Nearly five million Americans suffer from heart failure, with 550,000 new cases diagnosed with this disease each year. Heart failure is responsible for 11 million office visits and over 3.5 million hospitalizations per year in the US, with a total bill of US$23 billion spent annually on treatment. About 250,000 people in the US suffer from severe, end-stage heart failure (NYHA Class IV). For this patient population, annual mortality on medical therapy approaches 50%, and heart transplantation is often the only treatment option. However, limited donor availability has resulted in only 2,400 transplants per year in the US, with about 4,000 patients populating the heart transplant waiting list at any given time. It is estimated that up to 50,000 patients per year in the US could benefit from heart transplantation if organs were available.
Implantable, wearable left ventricular assist devices (LVADs) have emerged in the past decade as safe and effective treatment measures, improving survival and quality of life, for patients with end-stage heart failure awaiting heart transplantation. The implantable LVAD, which includes pulsatile devices as well as axial flow pumps, allows the patient greater mobility compared with external pumps and longer-term support. The typical, implantable LVAD comprises three primary components: a pump, which receives blood through an inflow cannula and outputs blood through an outflow cannula; a drive console, which powers the pump and features system controls to adjust its operation; and a power source, which typically involves a combination option of direct electricity and a rechargeable battery pack. Despite the implantable feature of these devices, all current US Food and Drug Administration (FDA)-approved LVADs feature external power sources requiring percutaneous driveline connections. A number of fully implantable systems are under development that will eliminate the need for the percutaneous driveline connection in the future and feature implantable and external coils that transfer energy through the skin.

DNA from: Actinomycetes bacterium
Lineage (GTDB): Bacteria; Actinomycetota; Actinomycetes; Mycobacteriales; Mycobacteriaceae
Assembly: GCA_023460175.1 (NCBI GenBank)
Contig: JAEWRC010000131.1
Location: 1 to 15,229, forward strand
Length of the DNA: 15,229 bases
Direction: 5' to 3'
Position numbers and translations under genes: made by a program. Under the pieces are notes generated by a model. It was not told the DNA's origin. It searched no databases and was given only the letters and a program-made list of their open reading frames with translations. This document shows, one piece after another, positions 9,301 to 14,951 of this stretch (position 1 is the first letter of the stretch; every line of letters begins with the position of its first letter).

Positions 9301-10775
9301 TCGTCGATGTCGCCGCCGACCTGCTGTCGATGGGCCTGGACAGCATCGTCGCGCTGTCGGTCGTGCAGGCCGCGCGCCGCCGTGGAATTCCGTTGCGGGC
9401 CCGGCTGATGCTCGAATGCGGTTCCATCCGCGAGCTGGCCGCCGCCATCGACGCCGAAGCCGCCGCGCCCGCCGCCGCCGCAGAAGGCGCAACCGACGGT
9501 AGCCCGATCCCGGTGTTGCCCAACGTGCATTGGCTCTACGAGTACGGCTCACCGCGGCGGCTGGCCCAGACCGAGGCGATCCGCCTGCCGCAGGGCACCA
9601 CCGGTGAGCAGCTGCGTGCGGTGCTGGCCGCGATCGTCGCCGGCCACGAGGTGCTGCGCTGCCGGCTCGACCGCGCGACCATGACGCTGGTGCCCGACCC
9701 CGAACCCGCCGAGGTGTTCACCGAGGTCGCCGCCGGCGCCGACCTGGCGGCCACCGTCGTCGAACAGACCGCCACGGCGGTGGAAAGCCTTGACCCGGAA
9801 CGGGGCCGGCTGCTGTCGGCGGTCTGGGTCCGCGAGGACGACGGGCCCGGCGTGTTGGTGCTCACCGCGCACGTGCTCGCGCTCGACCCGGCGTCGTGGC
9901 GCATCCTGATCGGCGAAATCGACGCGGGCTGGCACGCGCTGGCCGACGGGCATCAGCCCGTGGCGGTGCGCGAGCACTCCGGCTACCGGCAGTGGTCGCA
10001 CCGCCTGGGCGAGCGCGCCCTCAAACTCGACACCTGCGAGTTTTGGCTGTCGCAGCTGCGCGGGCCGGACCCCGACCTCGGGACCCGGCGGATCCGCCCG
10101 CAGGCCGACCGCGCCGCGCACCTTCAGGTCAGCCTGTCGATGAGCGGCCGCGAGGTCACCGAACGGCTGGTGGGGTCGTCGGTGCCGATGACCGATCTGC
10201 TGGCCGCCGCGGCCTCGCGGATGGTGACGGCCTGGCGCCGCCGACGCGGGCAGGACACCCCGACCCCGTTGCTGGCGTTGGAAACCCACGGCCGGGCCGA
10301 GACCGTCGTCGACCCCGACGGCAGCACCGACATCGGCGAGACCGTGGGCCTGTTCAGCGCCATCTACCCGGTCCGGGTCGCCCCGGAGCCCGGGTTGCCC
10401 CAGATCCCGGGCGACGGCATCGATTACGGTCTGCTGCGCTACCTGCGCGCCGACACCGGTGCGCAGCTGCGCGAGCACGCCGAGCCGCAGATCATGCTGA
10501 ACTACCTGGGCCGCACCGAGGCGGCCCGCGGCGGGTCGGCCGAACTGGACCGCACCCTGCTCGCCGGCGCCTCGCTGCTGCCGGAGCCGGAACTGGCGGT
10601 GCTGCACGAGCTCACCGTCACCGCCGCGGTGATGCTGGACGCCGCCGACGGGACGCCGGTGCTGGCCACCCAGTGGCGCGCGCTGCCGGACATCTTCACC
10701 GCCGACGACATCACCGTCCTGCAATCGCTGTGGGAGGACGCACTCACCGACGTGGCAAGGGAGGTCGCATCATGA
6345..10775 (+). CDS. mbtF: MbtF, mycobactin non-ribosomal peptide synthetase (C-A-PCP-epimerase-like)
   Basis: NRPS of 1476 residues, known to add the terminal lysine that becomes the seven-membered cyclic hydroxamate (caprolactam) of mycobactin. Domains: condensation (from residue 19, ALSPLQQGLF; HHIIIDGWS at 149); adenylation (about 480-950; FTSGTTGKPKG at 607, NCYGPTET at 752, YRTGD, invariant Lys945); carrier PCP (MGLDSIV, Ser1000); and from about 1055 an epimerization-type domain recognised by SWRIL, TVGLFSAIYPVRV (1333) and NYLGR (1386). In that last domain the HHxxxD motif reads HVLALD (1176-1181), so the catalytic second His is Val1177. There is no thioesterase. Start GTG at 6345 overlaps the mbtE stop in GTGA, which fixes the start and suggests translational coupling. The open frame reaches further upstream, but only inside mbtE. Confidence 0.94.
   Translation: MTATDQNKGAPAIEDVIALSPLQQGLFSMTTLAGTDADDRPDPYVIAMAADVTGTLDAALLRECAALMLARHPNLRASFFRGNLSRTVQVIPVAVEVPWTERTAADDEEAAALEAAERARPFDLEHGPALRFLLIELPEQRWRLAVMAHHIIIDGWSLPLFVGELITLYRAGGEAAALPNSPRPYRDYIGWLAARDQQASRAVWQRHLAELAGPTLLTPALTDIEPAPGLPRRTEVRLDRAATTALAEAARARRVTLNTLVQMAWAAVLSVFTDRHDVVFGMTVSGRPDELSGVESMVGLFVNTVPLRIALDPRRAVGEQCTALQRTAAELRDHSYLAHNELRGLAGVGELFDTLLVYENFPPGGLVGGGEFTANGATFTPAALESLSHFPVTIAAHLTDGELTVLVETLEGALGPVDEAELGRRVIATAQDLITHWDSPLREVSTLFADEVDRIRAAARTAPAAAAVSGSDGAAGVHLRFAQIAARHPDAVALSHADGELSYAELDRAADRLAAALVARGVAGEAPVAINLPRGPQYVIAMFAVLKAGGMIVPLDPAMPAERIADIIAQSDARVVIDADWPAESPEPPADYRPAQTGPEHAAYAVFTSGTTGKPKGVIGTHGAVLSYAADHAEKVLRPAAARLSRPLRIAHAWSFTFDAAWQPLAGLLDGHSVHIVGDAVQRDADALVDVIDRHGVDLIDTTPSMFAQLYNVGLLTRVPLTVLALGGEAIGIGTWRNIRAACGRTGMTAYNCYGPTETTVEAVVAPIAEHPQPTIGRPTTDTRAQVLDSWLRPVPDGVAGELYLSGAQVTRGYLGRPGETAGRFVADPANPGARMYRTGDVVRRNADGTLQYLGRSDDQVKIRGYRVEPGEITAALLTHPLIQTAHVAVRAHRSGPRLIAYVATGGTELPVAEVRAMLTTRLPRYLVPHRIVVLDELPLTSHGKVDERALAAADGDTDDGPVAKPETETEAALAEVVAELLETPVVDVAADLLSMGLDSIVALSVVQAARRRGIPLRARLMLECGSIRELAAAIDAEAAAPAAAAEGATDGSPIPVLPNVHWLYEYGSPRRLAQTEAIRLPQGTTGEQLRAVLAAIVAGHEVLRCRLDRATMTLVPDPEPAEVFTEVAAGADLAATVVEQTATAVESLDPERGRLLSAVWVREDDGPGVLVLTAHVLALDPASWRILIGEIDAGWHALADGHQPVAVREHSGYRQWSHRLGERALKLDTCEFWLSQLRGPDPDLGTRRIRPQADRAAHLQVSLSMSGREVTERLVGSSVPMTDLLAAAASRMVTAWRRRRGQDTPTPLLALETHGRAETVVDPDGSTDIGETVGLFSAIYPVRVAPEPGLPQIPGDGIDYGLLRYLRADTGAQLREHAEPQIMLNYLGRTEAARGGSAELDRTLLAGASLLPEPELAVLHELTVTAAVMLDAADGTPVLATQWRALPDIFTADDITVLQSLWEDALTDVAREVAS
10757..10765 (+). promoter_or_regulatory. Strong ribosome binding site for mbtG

The Novacor® LVAS (WorldHeart Corporation) is an electrically powered, pulsatile flow LVAD with more than 20 years of clinical use, and the first ventricular assist device to provide more than four years of continuous circulatory support without pump replacement. To date, more than 1,500 patients have been supported with the Novacor LVAS, with almost 600 patient-years of experience, and no deaths attributable to device failure.
Twenty-five patients have been supported close to, or over, three years on a single device with the Novacor LVAS. Furthermore, a heart failure patient in Italy has been supported for over six years with the Novacor device (elective replacement of the initial device after four years) before successfully receiving a heart transplant.